The overarching theme at the latest round of London Fashion Week shows? Wearability. Yes, in a shocking plot twist, the spring/summer 2024 catwalks were filled with clothes we might all want to add to our wardrobes immediately. In fact, you’ll likely have many of next season’s biggest “trend” items in your wardrobe already – why wait to bring them back out?
It’s more about freshening up your look via clever styling tricks – a new combination of items here, the twist of a bag strap there. These are the updates to start wearing now, which will endure next season and beyond.
The new matchy-matchy
A lightweight co-ordinated coat and dress looks so elegant it’s a wonder that nobody thought about doing this before. It’s a more versatile and modern take on the cape dress that we’ve seen on red carpets – and the high street – over the past couple of years. The coat can also be worn over other evening wear and the dress as a statement piece on its own. Bravo Emilia Wickstead for dreaming this up.
Say yes to silver
Perhaps Beyoncé is to blame, after decreeing a “something silver” dress code for the September leg of her world tour. But London’s designers have been inspired, injecting glistening metallics into most collections for spring. Simone Rocha’s sterling stand-outs included crackled leather biker jackets, textured lamé tops with giant bows and foil prom dresses. All other metal colours can retire in the wardrobe for now – head to Jigsaw and Mango for the perfect silver trousers to wear into party season.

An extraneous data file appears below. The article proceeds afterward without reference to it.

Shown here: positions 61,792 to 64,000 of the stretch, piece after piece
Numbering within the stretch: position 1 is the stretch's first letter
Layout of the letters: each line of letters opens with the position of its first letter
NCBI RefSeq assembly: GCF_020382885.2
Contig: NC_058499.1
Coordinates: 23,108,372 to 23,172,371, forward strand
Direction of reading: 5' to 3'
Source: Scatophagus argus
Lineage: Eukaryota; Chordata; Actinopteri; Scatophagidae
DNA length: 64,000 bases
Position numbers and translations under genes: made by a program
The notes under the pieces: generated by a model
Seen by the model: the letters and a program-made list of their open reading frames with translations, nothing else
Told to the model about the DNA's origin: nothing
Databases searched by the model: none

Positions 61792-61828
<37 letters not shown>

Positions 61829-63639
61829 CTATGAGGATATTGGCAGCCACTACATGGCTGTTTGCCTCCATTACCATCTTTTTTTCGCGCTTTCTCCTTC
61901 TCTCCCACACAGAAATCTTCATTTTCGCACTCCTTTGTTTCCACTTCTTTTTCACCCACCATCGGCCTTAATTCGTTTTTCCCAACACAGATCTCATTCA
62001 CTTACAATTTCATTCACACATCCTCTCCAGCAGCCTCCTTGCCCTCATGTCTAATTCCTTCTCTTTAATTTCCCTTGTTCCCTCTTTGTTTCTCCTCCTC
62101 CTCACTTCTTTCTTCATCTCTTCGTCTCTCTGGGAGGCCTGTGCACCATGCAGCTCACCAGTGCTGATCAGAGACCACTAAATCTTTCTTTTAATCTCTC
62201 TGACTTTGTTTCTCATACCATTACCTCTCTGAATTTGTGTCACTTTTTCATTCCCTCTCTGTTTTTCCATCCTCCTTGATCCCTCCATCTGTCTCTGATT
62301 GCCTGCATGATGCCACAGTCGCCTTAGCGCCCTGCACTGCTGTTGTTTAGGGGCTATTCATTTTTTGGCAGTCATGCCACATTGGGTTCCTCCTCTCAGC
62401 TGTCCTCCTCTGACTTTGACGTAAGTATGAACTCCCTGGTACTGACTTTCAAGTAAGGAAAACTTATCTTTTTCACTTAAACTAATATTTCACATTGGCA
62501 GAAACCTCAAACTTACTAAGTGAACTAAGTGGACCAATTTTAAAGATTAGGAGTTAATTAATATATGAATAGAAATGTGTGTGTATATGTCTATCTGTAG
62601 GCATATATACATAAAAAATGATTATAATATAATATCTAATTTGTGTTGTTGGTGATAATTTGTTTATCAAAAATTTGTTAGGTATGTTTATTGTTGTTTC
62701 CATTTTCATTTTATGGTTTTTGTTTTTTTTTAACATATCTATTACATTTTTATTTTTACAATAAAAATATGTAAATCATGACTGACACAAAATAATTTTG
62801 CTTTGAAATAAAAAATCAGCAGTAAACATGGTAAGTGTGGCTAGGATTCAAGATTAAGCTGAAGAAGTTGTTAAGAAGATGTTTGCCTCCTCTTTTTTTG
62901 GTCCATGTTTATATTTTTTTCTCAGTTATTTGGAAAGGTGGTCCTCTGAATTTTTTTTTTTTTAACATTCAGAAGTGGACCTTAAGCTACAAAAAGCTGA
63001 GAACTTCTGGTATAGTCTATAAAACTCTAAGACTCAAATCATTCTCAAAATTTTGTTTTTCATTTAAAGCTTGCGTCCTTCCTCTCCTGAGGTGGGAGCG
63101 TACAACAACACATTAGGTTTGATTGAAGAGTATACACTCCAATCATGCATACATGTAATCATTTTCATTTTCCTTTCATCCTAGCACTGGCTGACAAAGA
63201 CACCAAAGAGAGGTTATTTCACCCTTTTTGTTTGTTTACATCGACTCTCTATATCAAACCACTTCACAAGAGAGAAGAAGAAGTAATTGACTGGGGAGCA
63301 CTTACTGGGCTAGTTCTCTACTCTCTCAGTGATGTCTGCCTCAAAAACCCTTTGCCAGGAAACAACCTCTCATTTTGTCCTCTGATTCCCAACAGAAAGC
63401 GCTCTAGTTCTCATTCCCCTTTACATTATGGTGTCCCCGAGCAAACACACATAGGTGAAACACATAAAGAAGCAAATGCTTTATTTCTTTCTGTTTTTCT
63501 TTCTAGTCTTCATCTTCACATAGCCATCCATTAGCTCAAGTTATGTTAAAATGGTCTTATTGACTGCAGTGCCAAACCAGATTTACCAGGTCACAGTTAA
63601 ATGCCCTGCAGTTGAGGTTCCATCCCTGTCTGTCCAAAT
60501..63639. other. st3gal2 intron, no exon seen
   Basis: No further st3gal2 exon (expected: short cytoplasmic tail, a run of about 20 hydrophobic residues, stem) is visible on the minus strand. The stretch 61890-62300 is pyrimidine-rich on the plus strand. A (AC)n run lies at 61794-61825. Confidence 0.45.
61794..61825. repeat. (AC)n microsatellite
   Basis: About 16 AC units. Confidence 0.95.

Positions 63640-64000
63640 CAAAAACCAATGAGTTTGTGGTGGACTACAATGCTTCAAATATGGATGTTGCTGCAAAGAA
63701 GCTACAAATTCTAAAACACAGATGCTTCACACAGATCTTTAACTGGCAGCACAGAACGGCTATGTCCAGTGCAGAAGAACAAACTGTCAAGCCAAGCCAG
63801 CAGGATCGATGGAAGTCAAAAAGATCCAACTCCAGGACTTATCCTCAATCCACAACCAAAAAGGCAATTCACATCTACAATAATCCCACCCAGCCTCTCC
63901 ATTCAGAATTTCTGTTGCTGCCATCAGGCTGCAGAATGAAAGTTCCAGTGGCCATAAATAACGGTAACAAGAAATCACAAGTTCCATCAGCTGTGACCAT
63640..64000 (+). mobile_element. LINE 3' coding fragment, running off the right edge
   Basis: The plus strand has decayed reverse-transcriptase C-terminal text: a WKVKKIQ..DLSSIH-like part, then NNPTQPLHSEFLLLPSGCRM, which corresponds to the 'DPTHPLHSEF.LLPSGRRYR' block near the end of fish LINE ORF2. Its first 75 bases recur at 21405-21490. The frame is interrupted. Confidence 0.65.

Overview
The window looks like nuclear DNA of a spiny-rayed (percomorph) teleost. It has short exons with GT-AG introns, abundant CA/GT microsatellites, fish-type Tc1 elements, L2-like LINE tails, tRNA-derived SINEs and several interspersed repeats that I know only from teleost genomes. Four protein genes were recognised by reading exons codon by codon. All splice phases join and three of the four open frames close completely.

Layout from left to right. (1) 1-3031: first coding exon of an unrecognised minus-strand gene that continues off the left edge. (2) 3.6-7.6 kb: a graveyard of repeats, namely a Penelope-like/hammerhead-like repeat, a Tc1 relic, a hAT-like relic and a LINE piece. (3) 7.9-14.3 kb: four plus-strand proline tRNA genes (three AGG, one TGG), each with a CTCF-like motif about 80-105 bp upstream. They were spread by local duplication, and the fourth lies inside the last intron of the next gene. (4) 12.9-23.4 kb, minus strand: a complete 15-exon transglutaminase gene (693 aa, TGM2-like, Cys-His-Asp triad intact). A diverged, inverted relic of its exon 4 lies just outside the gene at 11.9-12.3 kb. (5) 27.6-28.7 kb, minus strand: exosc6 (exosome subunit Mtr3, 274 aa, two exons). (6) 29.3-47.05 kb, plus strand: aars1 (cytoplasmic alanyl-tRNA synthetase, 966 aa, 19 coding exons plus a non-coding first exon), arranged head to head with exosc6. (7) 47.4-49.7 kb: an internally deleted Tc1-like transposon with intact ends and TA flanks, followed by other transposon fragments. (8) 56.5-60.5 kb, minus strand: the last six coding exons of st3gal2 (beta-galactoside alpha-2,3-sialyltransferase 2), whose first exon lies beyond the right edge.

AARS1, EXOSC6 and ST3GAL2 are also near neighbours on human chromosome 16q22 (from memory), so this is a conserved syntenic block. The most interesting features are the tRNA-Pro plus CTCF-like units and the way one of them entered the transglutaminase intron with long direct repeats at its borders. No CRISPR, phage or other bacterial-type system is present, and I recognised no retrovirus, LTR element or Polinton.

You’ll want to buff and bronze that decolletage. Artfully bunched tops and dresses with directional necklines will elevate even the slouchiest trousers or jeans. The collection to covet for next year’s summer holidays comes courtesy of Tove, the young London label which presented its second-ever catwalk show. Design duo Camille Perry and Holly Wright do minimalism with a twist – literally, as they skillfully draped and suspended cotton fabrics from the shoulder. Their winter collection, on sale now, features gathered knits, while The Frankie Shop and Aligne also offer an asymmetrical aesthetic.
Prom queen partywear
You can breathe a sigh of relief that there’s a much more accessible alternative to the body-con look. Richard Quinn, the designer whose show was attended by the late Queen in 2018, gave us beautifully embroidered, structured party dresses with wide skirts and the result was more than a little bit regal (FYI Princess of Wales). You don’t need an HRH title to wear this look though – just channel your inner prom queen. TA
Try the party jumper and skirt combination
It was hard not to start thinking of the festive season at the 16Arlington show. Polished metal sequins and glittering paillettes danced across the runway, but for every party piece there was a more pared-back item to tone it down. Slouchy knits, polo shirts and vest tops took the edge off the glamour, and made this a covetable and easy to recreate combination come winter – Sézane has plenty of options to get started.
Reimagine your trench